Why a blanket exercise made me disappointed, uncomfortable and angry

As participants in the blanket exercise that was to come, we were told that we’d likely need the boxes of tissues being set out for us. It was a way of being told we weren’t ready to hear the things we were about to learn. Colonialism, our facilitator said, was “a brutal history.”

I’m ashamed to say that I really had no idea. This exercise helped me learn. Please read more at techlifetoday.ca.

A knight’s quest to restore pro wrestling’s honour in Alberta

The Gothic Knight brings Pure Power Wrestling to Lethbridge

gothic knight, wrestler, lethbridge, photo by Blaise van Malsen
Photo by Blaise van Malsen

When I heard that a graduate of NAIT, the polytechnic where I’m a comms guy, was a professional wrestler, it was like a bell had rung. As a writer – and a former¬†10-year-old wrestling super-fan¬†– this was the matchup I’d been waiting for.

The Gothic Knight, a.k.a. Edward Gatzky, finished a diploma in dietary technology in the 1980s before hitting the wrestling circuit, coming ever so close to a career in the WWE. But life had a few surprise moves of its own, and Gothic (as he’s called) ended up in settling down in Lethbridge, the area of the province he’s from, where he started Pure Power Wrestling.

On the eve of his retirement in fall 2016, I visited Gothic to talk about life in the square circle, what it meant to leave it behind, and his dream to bring wrestling back to its heyday in my youth, when the reality was that pro wrestling ruled.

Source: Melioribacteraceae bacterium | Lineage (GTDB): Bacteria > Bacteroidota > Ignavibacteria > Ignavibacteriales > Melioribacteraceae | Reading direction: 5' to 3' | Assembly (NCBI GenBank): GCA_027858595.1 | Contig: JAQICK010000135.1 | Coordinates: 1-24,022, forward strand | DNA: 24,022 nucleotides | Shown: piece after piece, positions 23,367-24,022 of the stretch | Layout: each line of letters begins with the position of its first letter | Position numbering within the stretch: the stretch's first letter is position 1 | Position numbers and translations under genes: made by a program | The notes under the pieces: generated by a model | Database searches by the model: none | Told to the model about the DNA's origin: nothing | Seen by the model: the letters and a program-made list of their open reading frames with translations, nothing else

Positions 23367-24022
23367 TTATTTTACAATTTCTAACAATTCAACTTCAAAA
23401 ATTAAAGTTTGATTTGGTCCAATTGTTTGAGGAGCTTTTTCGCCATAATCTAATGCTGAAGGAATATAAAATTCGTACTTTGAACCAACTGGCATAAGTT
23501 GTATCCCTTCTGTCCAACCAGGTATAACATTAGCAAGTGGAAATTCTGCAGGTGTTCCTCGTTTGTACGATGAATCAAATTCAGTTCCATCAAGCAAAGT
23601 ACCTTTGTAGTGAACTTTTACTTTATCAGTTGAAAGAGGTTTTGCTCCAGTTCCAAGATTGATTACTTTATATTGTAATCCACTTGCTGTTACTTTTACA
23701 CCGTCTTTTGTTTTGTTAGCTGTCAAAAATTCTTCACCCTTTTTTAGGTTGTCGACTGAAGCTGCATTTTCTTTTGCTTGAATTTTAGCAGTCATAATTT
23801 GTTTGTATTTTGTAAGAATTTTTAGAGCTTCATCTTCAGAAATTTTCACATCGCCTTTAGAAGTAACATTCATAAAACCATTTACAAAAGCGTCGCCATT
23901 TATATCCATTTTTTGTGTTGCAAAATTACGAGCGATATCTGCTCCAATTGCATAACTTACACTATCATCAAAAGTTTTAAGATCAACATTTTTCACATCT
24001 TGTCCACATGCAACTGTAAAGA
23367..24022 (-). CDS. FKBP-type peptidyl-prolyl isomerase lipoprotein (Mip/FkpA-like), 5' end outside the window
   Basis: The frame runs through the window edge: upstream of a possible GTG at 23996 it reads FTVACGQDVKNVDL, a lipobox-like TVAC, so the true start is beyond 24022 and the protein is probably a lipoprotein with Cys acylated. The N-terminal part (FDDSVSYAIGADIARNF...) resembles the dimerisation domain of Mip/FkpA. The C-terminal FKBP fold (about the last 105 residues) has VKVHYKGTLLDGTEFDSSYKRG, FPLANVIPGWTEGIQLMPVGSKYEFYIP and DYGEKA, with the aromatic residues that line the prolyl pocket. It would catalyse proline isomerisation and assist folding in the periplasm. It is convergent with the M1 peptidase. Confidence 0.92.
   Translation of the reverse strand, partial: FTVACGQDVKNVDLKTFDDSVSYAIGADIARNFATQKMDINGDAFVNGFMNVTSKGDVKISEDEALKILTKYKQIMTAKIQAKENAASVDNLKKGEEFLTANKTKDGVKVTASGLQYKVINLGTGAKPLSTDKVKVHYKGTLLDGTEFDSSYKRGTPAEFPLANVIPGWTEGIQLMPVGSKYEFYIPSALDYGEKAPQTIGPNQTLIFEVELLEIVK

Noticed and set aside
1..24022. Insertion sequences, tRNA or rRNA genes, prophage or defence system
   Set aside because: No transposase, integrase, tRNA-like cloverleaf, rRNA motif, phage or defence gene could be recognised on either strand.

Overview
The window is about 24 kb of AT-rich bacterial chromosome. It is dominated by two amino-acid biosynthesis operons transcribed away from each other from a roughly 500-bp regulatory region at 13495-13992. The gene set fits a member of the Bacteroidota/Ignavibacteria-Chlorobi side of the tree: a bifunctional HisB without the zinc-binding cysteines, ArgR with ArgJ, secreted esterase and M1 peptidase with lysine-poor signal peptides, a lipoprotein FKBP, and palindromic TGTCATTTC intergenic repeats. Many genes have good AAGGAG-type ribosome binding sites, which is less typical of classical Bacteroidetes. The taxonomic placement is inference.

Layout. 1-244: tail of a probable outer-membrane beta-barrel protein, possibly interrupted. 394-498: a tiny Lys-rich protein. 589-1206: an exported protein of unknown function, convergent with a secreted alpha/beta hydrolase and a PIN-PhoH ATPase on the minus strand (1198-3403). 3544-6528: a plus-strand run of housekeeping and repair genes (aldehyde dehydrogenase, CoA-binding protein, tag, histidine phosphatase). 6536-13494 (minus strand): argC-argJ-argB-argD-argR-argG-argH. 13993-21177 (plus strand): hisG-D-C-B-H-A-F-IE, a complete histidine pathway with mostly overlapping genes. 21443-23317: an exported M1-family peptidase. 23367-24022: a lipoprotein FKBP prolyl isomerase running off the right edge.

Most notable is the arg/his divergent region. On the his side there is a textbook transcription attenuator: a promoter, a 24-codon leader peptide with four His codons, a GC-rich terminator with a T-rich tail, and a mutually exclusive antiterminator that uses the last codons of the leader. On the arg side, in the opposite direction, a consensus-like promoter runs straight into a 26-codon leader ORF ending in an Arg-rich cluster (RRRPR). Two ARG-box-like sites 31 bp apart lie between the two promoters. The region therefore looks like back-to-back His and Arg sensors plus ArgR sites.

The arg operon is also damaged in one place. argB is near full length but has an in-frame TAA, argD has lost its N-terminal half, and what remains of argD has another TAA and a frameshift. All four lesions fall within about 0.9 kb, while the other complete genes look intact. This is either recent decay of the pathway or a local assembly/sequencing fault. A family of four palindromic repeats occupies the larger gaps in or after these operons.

Read the story at techlifetoday.ca.

Marni Panas helps bring change to the Alberta Human Rights Act

How a transgender woman’s quest to live authentically benefited more than herself

Marni Panas, transgender rights advocate, edmonton, alberta, legislature
Photo by Blaise van Malsen

For much of her life, Marni Panas was good at keeping a secret: that she was female but had been assigned male at birth. She lived in a small town where she says such things weren’t discussed, and during a time when there really wasn’t the language to do so anyway.

But as she became an adult, and a spouse and parent, she realized she could keep that secret no longer. She had to be who she was; that is, she needed to live what she considered an “authentic” life. So, in her 40s, she began the process of transitioning.

Today, Panas is known as one of Alberta’s, if not one of Canada’s, most vociferous and fearless advocates for transgender rights – and one of the key members of a group that helped protect those rights in provincial legislation.

While she’s accomplished much, but knows much remains to be done. For her, that’s the reward and price of living as true to herself as possible. Read the full story at techlifetoday.ca.